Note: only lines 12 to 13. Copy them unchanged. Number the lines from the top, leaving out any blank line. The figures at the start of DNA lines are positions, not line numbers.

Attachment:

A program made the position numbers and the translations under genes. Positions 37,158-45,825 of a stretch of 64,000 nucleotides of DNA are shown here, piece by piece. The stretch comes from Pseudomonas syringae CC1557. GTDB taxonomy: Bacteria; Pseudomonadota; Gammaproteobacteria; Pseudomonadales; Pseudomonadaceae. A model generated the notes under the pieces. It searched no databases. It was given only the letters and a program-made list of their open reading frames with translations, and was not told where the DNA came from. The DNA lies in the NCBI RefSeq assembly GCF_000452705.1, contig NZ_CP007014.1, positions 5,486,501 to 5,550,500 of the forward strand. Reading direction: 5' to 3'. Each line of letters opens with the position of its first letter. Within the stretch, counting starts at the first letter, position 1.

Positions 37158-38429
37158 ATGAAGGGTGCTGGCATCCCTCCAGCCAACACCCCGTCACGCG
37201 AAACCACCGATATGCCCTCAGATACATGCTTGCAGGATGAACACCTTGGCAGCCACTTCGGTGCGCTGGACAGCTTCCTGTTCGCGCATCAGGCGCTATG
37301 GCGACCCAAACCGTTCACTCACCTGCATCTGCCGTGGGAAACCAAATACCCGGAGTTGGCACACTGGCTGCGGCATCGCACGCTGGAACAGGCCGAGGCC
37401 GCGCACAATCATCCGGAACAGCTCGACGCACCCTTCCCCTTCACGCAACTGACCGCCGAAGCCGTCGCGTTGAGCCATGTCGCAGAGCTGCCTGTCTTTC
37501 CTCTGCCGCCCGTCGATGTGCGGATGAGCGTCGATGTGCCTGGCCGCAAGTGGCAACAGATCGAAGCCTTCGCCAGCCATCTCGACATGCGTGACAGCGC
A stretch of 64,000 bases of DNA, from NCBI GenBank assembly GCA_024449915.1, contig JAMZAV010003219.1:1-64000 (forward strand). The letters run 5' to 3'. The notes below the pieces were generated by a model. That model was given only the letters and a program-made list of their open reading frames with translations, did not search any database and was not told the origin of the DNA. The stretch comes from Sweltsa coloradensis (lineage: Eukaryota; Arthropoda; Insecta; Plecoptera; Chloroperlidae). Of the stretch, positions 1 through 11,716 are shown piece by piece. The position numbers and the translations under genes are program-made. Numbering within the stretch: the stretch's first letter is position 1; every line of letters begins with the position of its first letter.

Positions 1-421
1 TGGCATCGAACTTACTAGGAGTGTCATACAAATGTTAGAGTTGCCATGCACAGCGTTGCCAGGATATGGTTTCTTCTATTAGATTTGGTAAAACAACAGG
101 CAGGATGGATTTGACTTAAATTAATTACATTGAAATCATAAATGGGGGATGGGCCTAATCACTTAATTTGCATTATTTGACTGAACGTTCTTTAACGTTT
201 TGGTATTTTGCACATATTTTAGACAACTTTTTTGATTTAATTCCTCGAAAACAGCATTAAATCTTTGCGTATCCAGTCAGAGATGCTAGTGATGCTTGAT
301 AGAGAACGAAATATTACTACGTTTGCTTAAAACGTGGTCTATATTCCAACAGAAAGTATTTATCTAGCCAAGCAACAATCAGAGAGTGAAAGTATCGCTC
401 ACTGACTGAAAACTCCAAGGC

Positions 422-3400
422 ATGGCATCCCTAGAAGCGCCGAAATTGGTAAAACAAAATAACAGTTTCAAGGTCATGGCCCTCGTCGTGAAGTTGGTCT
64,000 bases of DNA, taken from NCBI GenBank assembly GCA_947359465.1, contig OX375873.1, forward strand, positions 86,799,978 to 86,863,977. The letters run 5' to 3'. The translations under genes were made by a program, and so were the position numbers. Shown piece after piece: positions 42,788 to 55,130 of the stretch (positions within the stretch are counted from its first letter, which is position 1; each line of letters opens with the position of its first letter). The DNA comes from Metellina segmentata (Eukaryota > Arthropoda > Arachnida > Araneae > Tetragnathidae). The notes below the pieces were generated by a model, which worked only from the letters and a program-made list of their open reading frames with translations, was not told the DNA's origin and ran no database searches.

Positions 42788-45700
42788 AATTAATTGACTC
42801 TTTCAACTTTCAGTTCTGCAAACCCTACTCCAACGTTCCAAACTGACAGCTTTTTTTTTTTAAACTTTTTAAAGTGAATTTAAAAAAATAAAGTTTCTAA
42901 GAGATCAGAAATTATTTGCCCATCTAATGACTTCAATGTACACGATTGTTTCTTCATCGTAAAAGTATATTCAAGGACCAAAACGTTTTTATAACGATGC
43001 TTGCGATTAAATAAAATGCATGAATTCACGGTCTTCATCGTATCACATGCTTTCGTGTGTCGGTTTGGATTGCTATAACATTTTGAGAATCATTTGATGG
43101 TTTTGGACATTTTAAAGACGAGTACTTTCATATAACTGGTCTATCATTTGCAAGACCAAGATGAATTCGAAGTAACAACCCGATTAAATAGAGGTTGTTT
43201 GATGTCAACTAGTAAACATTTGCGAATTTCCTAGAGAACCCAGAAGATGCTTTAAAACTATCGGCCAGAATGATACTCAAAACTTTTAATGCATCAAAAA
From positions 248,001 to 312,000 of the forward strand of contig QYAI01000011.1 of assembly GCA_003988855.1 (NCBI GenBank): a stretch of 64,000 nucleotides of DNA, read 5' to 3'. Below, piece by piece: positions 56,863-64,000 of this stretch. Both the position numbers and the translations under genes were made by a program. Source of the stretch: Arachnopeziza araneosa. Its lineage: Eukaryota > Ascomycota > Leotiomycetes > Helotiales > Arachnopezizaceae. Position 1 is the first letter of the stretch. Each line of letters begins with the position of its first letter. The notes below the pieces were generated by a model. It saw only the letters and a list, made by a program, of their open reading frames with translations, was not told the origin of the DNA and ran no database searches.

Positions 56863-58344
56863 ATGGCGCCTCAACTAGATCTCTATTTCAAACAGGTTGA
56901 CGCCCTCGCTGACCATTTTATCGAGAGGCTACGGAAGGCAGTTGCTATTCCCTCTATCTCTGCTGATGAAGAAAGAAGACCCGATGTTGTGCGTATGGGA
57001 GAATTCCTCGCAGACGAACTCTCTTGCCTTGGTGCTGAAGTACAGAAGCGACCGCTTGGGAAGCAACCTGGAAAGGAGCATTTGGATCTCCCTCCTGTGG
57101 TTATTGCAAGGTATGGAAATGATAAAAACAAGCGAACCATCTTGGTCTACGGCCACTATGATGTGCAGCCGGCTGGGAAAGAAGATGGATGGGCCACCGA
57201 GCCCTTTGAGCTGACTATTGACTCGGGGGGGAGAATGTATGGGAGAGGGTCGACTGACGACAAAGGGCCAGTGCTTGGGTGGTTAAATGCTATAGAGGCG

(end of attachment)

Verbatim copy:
201 TGGTATTTTGCACATATTTTAGACAACTTTTTTGATTTAATTCCTCGAAAACAGCATTAAATCTTTGCGTATCCAGTCAGAGATGCTAGTGATGCTTGAT
301 AGAGAACGAAATATTACTACGTTTGCTTAAAACGTGGTCTATATTCCAACAGAAAGTATTTATCTAGCCAAGCAACAATCAGAGAGTGAAAGTATCGCTC